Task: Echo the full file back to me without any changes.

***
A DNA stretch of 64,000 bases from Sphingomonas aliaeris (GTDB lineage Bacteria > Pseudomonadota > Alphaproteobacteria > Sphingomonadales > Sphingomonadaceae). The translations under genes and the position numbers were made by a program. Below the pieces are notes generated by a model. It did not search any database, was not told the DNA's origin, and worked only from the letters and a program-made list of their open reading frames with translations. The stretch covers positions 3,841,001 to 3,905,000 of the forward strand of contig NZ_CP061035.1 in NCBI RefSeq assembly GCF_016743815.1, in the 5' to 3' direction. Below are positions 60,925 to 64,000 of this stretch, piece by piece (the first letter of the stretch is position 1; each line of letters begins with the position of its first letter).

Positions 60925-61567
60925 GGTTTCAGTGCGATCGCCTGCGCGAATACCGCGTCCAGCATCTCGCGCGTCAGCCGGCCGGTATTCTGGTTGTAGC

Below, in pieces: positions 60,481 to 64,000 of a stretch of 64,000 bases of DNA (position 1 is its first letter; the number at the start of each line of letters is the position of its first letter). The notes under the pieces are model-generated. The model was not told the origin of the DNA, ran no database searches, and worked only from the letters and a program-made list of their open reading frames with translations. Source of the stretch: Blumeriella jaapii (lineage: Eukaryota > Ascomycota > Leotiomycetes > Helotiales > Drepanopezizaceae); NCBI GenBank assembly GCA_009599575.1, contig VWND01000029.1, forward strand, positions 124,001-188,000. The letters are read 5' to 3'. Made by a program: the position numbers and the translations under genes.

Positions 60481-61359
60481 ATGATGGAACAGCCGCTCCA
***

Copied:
A DNA stretch of 64,000 bases from Sphingomonas aliaeris (GTDB lineage Bacteria > Pseudomonadota > Alphaproteobacteria > Sphingomonadales > Sphingomonadaceae). The translations under genes and the position numbers were made by a program. Below the pieces are notes generated by a model. It did not search any database, was not told the DNA's origin, and worked only from the letters and a program-made list of their open reading frames with translations. The stretch covers positions 3,841,001 to 3,905,000 of the forward strand of contig NZ_CP061035.1 in NCBI RefSeq assembly GCF_016743815.1, in the 5' to 3' direction. Below are positions 60,925 to 64,000 of this stretch, piece by piece (the first letter of the stretch is position 1; each line of letters begins with the position of its first letter).

Positions 60925-61567
60925 GGTTTCAGTGCGATCGCCTGCGCGAATACCGCGTCCAGCATCTCGCGCGTCAGCCGGCCGGTATTCTGGTTGTAGC

Below, in pieces: positions 60,481 to 64,000 of a stretch of 64,000 bases of DNA (position 1 is its first letter; the number at the start of each line of letters is the position of its first letter). The notes under the pieces are model-generated. The model was not told the origin of the DNA, ran no database searches, and worked only from the letters and a program-made list of their open reading frames with translations. Source of the stretch: Blumeriella jaapii (lineage: Eukaryota > Ascomycota > Leotiomycetes > Helotiales > Drepanopezizaceae); NCBI GenBank assembly GCA_009599575.1, contig VWND01000029.1, forward strand, positions 124,001-188,000. The letters are read 5' to 3'. Made by a program: the position numbers and the translations under genes.

Positions 60481-61359
60481 ATGATGGAACAGCCGCTCCA